To address something I haven’t really mentioned yet, this time next week, we will be readying ourselves the draft. The first round of the draft will occur on Monday at 4 pm our time. I’m not preparing for it in quite the same way as last year, when I was burned by the unexpected pick. There are really too many variables to try to guess at, particularly in this draft. Does Buxton slide because the Astros want a near-term contributor and the Twins need pitching far more than they need toolsy outfielders? Do the M’s still consider Zunino even with Jaso and Montero and all the other catchers they drafted last year? [The answer to that is probably “yes.”] What happens if both Zunino and Buxton are gone within the first two picks? What weird effects are we going to get from the new CBA? Factors like these make the whole thing a pain. I’m hoping for the best and not preparing at all.
After the first round is done, the whole thing will break up and we’ll get round 2-15 starting at 9 am on Tuesday. On Wednesday, it’s round 16-40 at the same hour. Yes, the draft is only forty rounds now. Since I don’t have a regular “blog” anymore, I’ll probably just be covering it here as much as I can or feel like doing. I’ll probably have to take off at some point during the Wednesday picks as I have other matters to attend to, but Tuesday I should be around throughout, commenting or at least making stupid remarks on the picks as they’re made.
To the jump!
Noesi vs. C.J. Wilson, 1:10 pm
Last season, Fangraphs had Noesi at a 1.22 GB/FB ratio in his limited time with the Yankees. If this was something that he was consciously working on, knowing the conditions he was going to be facing in Yankees Stadium, then that was probably a good idea, but it is not representative of his career arc. According to MiLB.com, Noesi never managed a full season with more ground outs than air outs (MiLB.com includes pop ups, etc with their air outs). The closest he got was 0.93 in 2009. The worst he had was his brief stint in the International League last year when he was at 0.67, which is the same mark that he sits at right now (48.7% FB, if you prefer that metric). Given that the Angels have been knocking the ball over the fence a few times in this series, there’s a legitimate concern that this could turn ugly in a hurry. You’d also presume that with such tendencies, the Mariners would really want to bring their “A” outfield out to give themselves as much of a chance as possible.
I guess for this game, we’re going to have to hope that C.J. Wilson doesn’t have his good command and that the Mariners are able to draw some walks against him and do a bit of damage. His ERA right now is much lower than his tRA or FIP, so there is a chance for some kind of regression. On the other hand, Mariners.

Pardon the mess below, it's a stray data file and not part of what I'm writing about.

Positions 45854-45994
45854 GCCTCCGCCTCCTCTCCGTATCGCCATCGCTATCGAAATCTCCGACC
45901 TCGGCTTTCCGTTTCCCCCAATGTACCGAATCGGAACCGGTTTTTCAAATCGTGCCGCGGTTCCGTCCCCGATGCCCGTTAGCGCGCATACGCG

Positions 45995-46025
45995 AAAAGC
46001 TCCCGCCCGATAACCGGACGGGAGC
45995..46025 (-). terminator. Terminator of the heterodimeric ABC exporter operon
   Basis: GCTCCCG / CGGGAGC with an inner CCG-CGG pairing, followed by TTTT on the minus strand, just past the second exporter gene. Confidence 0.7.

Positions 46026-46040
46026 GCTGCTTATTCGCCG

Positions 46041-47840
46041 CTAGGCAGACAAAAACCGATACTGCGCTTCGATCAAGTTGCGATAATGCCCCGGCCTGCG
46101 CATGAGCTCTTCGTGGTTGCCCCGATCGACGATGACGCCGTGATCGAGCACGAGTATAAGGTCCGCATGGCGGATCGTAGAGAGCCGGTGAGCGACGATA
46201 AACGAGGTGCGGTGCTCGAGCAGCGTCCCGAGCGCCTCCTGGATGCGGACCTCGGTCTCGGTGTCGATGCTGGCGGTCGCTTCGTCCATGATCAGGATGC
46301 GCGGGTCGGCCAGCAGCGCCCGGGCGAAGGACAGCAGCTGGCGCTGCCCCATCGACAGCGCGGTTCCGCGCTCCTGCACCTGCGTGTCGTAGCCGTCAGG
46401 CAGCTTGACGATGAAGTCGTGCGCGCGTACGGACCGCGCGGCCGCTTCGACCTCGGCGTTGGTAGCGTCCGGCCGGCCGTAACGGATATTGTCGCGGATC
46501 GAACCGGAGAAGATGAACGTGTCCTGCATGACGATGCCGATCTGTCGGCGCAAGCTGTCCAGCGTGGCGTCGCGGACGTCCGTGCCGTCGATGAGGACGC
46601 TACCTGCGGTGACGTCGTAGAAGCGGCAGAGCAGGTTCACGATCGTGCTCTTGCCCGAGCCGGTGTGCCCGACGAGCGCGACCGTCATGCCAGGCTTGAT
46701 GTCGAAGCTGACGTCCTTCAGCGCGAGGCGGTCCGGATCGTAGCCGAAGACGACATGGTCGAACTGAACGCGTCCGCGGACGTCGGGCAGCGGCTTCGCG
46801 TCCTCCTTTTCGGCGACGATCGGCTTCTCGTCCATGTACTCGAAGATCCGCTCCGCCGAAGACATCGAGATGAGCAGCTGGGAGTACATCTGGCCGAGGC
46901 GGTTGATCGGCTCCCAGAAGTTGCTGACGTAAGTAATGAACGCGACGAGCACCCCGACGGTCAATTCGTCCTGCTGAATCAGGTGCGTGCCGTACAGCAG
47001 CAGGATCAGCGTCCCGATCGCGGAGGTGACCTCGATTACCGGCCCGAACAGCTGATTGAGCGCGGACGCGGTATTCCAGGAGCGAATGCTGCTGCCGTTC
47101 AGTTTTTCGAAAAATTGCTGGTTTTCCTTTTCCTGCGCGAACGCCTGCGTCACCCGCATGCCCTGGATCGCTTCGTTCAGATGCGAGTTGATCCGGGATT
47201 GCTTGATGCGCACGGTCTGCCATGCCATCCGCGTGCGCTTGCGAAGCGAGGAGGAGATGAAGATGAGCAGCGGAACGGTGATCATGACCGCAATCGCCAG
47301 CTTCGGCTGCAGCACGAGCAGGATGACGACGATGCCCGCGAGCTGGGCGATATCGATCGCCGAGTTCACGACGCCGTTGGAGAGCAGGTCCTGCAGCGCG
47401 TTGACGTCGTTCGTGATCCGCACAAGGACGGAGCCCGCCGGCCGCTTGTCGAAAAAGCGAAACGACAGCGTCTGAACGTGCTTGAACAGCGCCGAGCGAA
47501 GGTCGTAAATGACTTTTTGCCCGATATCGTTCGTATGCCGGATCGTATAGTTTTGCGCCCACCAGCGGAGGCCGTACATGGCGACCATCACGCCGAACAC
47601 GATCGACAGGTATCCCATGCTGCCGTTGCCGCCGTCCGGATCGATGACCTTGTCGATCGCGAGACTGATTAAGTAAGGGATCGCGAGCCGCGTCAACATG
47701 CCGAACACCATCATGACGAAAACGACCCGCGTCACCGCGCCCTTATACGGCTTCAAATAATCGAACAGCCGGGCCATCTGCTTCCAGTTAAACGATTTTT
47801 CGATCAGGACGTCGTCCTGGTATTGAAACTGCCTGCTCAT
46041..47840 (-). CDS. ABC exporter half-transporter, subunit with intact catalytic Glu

In rare good news, Guti has been cleared to go down and work out in extended spring training, and will get his rehab assignment sometime after that. Don’t expect anything soon. He didn’t really get spring training the first time around, so this could take a while.
King Felix vs. Jerome Williams, 4:15pm
After last night’s crushing collapse, the M’s send King Felix to the hill to try and get a win. Jerome Williams is a fascinating story, and he’s shown signs of improvement this year. He doesn’t strike many people out, but he’s cut back on walks while increasing his ground ball rate. It’s not sexy, but it’s been enough to run a FIP just under 4 in 53 innings. Garrett Richards, one of the Angels’ better prospects, looked set to take the #5 spot in the spring, especially after Williams suffered an injury in March, but instead Williams has been solid and Richards continues to be both extremely talented and somewhat frustrating in the PCL.
The M’s send their lefty line-up out today which is fine, but Williams has essentially no platoon splits. In over 500 innings, lefties have hit for a .328 wOBA off of him while righties are hitting….328. Righties have hit for more power while his K:BB ratio is nearly even against lefties.
1: Ackley (2B)
2: Saunders (CF)
3: Ichiro (RF)
4: Seager (3B)
5: Smoak (1B)
6: Jaso (DH)
7: Olivo (C)
8: Carp (LF)
9: Ryan (SS)
SP: Felix Hernandez
The big story today is that Brandon League’s lost his job as closer after last night’s meltdown. Doesn’t sound like they’ve named a replacement, but expect to see plenty of Tom Wilhelmsen and/or Steve Delabar for a while. No roster move of course as League’s just bumped to a set-up role, but you’ve got to like Stephen Pryor’s chances to head north in the coming months.
Carlos Peguero hit his 9th HR last night, and Casper Wells went 3-4 with two doubles and a HR against Tucson. The Rainiers are hitting the crap out of the ball, but pitching remains a problem.
The Mariners are playing today in the uniforms of the old Seattle Rainiers – part of “Turn Back the Clock Day” at Safeco. The retro-styled King’s Court adds another section today as well.
James Paxton couldn’t get anything going yesterday against Montgomery and then came out of the game with what’s being called a knee injury. Sounds like it may have been bothering him in several of his recent starts.